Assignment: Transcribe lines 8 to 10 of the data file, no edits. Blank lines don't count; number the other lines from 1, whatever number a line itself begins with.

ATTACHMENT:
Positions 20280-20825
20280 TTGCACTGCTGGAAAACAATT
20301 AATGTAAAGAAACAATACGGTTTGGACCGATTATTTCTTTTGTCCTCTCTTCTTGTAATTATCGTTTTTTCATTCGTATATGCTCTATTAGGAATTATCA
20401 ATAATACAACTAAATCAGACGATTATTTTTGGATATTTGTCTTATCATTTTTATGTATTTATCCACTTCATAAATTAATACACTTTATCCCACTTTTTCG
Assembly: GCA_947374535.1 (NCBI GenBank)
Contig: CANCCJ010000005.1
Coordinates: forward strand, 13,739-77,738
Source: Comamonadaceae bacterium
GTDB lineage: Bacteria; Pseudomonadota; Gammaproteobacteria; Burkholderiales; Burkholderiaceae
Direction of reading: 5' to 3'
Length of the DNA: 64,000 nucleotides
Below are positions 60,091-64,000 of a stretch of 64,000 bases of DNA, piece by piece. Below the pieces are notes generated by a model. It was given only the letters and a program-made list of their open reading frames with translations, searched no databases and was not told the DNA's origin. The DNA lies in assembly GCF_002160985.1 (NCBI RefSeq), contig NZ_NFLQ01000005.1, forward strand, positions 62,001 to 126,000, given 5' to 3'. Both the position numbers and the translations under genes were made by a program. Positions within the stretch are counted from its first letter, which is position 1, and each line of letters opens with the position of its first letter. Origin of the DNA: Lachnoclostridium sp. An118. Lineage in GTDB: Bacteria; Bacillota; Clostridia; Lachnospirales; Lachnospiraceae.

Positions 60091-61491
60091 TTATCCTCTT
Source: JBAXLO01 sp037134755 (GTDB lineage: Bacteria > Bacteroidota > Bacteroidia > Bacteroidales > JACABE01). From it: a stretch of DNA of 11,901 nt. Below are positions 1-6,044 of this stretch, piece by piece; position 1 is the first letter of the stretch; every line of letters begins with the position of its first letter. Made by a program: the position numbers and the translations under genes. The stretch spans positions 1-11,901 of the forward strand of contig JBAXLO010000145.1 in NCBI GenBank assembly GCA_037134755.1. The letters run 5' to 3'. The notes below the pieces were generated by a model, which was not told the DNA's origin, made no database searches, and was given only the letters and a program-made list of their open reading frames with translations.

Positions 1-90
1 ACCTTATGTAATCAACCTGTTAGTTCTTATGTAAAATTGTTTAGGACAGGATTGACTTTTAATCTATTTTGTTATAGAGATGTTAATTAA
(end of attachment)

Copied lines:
Source: Comamonadaceae bacterium
GTDB lineage: Bacteria; Pseudomonadota; Gammaproteobacteria; Burkholderiales; Burkholderiaceae
Direction of reading: 5' to 3'